Here's what's being done about exploding hoverboards


Hoverboards will be one of the hottest gifts this holiday season, and we mean literally as reports of boards catching fire and even exploding are flooding the internet. Now, retailers and government agencies are beginning to do something about it.

Amazon is warning customers to throw away some boards amid safety concerns and is requiring hoverboard makers to provide documentation that their wares are in-line with "applicable safety standards." Amazon and other online retailers pulled some hoverboards, though Amazon reinstated some manufacturers' listings after they proved their boards met safety standards.

Other retailers are removing the self-balancing scooters from online and store shelves, and now government agencies are throwing down the hammer, too.

The US Postal Service said this week it won't fly hoverboards in its airplanes, instead shipping them by ground.

"Out of an abundance of caution and in line with major retailers and the airline industry, the Postal Service is limiting the domestic shipping of mailable motorized balance boards, or hoverboards, that contain lithium batteries," the USPS said. The agency is also halting international airmail shipments.

USPS' concerns have to do with lithium-ion batteries, found in many hoverboards and prone to overheating and fire-catching. Some manufacturers are also reportedly using cut-rate materials to keep down cost; in other words, making cheap knock-offs.

The postal service has long-standing rules and regulations regarding lithium batteries in place, but its new hoverboard policy may put a damper on plenty of Christmas mornings.

You can see one board burst into flames in the video below:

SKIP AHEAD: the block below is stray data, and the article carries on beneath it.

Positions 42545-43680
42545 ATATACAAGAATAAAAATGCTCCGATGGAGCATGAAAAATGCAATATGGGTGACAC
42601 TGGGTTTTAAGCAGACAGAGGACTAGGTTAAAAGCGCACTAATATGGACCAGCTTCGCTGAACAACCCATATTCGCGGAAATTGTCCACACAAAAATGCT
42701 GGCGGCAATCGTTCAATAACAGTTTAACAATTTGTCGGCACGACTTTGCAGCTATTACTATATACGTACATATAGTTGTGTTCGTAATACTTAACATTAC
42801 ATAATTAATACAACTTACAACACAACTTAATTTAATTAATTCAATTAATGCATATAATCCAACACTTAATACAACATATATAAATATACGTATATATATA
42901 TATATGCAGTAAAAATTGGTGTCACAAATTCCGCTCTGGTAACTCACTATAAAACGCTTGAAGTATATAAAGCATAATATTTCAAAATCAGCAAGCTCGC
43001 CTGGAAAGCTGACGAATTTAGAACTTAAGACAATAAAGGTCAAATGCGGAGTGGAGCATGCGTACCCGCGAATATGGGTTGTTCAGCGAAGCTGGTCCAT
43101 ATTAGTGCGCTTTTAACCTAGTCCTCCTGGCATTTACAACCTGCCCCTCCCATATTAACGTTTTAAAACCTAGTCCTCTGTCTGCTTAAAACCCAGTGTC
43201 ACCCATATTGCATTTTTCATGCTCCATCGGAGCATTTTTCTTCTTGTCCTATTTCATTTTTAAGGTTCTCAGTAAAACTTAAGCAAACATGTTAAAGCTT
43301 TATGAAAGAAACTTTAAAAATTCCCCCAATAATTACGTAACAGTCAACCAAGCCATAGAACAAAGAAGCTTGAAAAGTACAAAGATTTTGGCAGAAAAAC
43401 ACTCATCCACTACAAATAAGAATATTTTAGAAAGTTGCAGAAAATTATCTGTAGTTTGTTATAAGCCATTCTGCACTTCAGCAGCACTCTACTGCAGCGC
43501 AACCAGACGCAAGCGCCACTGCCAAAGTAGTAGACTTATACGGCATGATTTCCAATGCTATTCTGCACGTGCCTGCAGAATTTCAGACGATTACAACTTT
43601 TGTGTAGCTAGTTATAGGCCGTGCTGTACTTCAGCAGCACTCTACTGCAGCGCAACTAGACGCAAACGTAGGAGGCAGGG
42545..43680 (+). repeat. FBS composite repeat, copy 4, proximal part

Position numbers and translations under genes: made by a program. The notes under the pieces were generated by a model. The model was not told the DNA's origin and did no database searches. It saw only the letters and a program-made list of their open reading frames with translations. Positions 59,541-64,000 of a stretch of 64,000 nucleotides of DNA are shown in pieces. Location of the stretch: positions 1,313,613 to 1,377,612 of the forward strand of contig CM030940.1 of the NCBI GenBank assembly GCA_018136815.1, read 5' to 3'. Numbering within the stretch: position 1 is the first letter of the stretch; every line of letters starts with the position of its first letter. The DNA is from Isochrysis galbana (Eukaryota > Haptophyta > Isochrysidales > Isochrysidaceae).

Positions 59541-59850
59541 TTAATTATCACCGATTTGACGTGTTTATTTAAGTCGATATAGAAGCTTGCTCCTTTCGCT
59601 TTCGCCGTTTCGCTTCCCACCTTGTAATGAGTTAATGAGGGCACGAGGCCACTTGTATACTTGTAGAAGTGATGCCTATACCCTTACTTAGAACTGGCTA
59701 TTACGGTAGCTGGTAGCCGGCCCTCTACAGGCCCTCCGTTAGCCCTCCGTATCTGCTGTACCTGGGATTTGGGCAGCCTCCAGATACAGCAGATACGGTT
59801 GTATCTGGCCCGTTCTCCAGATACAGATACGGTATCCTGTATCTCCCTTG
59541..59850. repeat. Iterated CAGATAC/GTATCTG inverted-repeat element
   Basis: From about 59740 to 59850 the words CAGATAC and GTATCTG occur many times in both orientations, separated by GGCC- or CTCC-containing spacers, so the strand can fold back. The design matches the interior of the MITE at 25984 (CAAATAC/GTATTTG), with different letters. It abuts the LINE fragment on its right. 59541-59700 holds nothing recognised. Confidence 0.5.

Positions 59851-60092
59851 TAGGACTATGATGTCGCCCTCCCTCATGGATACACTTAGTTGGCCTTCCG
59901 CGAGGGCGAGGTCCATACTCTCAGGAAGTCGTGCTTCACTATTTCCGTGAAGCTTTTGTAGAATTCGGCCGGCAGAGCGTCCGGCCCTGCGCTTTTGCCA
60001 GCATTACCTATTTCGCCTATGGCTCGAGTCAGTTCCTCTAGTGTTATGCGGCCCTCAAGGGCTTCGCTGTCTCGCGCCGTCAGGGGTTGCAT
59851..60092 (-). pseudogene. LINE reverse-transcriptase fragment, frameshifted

The problem of pyrotechnic hoverboards isn't limited to the US, of course.

The UK's National Trading Standards consumer protection agency seized 32,000 out of 38,800 hoverboards that have come into UK ports since October, according to Buzzfeed News. The agency said it made the seizures because of concerns related to "the plugs, cabling, chargers, batteries or the cut-off switches within the boards." If the cut-off switch isn't working, the battery will continue charging, leading to overheating and, well, fire and explosions.

Stateside, the US Consumer Product Safety Commission is currently investigating 12 reports of hoverboard-related fires in 10 states.

Given the high demand for hoverboards, it's no surprise that cheap, unsafe models are looking to cash in on the holiday craze. We recommend doing your research and avoiding impulse buying a board just because it's cheap and in stock - just to be on the safe side.

Top image credit: Ben Larcey (Flickr Creative Commons)

Michelle Fitzsimmons

Michelle was previously a news editor at TechRadar, leading consumer tech news and reviews. Michelle is now a Content Strategist at Facebook.  A versatile, highly effective content writer and skilled editor with a keen eye for detail, Michelle is a collaborative problem solver and covered everything from smartwatches and microprocessors to VR and self-driving cars.